• Neurology
  • by Doyinsola Adeyemi
  • September 3, 2019
  • 671
  • 0

Do you have issues sleeping no matter how tired you are? It might be due to a sleep disorder that is characterized by difficulty in falling and/or staying asleep called INSOMNIA. Insomnia is the inability to fall asleep or stay asleep at night, which results in an unrefreshing or non-restorative sleep. It is a very common problem, one that rips you off your energy, mood, and ability to function during the day.

Sleep is very important to one’s health and wellbeing, and different people need different amounts of sleep to stay active. Insomnia is often determined by the quality of your sleep and how you feel after sleeping, and not necessarily how long you sleep or how quickly you doze off. If you sleep for eight hours a night and still feel drowsy and fatigued during the day, you may be experiencing insomnia.

Although insomnia is the most common sleep complaint, it could be as a symptom of another problem. The problem causing insomnia differs from person to person. It could be something as simple as drinking too much caffeine, tobacco, and alcohol. Caffeine and nicotine in tobacco products, when taken within several hours of going to bed, can disrupt one’s sleep. Alcohol may make it easier to fall asleep at first, but it can cause you to wake up too early and not be able to fall back asleep. It could also be as a result of a more complex issue like an underlying medical condition, anxiety or depression.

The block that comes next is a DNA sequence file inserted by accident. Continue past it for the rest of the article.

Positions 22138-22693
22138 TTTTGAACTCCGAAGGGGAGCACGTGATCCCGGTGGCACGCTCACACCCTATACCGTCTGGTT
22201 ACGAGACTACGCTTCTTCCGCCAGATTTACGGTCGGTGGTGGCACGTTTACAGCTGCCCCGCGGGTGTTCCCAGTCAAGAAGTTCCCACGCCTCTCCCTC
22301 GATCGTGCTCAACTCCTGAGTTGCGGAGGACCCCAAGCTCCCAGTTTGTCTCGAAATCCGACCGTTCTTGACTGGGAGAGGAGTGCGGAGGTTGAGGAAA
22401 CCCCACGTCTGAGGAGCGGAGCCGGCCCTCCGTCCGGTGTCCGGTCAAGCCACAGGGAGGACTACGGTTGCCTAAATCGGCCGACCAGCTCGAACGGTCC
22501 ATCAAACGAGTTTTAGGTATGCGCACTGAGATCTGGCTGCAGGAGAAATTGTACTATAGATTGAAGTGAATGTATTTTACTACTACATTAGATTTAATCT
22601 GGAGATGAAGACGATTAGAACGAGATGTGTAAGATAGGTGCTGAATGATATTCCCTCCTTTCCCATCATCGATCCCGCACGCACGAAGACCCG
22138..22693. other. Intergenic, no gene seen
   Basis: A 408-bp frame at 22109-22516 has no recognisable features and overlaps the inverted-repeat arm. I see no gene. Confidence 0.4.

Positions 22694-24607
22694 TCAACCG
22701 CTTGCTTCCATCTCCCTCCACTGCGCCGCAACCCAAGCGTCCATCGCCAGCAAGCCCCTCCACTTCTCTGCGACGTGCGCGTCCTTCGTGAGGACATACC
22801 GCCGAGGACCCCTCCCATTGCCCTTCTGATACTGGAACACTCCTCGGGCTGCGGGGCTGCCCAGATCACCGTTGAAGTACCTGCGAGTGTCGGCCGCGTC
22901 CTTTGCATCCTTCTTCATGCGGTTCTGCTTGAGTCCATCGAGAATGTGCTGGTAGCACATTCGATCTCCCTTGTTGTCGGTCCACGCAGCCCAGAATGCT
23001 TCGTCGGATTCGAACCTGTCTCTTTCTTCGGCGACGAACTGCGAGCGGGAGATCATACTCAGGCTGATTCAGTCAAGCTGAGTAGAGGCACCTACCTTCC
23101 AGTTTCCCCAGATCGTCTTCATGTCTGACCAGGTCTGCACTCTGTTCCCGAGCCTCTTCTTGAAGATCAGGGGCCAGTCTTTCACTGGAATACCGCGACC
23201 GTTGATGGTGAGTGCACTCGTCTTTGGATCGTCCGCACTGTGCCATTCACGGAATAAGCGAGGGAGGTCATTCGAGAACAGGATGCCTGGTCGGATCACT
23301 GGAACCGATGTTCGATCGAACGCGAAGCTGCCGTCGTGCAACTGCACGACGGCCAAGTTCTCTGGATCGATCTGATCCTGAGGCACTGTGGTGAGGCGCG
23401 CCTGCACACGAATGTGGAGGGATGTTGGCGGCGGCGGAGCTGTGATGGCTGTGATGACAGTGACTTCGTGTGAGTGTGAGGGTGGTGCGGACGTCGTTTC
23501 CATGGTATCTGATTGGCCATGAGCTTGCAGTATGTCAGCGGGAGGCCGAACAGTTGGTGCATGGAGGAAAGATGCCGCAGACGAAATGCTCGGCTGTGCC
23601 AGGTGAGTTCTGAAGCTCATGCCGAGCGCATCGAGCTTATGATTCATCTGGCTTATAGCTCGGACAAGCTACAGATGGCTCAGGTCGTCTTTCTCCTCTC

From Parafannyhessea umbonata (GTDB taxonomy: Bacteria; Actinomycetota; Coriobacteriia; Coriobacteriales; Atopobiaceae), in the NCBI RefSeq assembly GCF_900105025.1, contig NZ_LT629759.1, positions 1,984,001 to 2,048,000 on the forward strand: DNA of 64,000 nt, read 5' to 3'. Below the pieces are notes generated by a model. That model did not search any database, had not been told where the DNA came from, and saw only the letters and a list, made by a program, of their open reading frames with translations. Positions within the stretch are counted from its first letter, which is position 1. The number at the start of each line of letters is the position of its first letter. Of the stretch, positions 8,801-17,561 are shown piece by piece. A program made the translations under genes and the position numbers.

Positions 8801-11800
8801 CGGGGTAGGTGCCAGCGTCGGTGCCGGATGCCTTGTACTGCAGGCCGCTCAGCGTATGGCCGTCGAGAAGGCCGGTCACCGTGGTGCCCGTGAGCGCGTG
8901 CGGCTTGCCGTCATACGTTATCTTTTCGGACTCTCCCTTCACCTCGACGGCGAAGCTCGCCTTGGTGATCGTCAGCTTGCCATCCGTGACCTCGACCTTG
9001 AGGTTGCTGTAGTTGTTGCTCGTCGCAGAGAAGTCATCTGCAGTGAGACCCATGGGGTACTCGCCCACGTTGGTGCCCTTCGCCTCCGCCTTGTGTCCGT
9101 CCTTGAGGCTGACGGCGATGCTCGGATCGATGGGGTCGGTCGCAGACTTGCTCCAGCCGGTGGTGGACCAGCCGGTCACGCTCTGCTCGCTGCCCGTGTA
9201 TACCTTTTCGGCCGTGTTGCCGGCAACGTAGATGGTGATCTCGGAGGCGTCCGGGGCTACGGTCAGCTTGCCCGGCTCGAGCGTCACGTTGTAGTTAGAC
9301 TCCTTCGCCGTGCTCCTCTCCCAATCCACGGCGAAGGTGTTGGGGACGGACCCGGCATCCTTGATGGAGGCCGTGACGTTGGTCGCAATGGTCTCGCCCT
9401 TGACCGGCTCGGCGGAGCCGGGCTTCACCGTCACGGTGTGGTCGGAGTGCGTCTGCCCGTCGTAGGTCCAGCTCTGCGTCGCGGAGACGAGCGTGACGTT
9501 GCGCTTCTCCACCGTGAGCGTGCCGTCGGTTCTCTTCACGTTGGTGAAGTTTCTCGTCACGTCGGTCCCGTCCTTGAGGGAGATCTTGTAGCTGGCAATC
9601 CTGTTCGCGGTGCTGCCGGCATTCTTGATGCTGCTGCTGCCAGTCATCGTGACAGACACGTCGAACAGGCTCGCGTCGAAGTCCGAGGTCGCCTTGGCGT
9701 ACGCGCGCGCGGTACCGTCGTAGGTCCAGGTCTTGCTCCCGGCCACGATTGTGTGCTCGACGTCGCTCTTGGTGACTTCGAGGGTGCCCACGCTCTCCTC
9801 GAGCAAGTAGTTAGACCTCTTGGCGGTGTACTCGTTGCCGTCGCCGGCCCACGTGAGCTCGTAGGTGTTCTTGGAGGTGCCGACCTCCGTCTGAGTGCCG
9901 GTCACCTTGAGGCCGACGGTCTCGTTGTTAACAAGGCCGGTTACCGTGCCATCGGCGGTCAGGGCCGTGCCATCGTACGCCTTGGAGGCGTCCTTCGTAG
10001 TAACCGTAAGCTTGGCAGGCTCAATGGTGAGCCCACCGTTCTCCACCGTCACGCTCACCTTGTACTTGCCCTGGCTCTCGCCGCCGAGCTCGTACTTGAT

The good news is that most cases of insomnia can be cured with changes you can make on your own by addressing the underlying causes and making simple changes to your daily habits and sleep environment, exercising daily, not forcing sleep, maintaining a regular sleep schedule. Avoid taking caffeine at night, especially if you notice sleeplessness after taking it. Avoid going to bed hungry, and ensure a comfortable sleeping environment.

Chronic cases of insomnia can be treated by first treating any underlying conditions or health problems that are causing insomnia. If the case continues, your health care provider may suggest behavioural therapy. Behavioural therapy helps you to change behaviours that may worsen insomnia and to learn new behaviours to promote sleep. Techniques such as relaxation exercises, sleep restriction therapy, and reconditioning may be useful.

Sleep, like nutrition and physical activity, plays a vital role in good health and well-being throughout your life. Getting enough quality sleep at the right times can help protect your mental health, physical health and quality of life. Therefore, make sure you get good and enough sleep as often as you can and at all costs.

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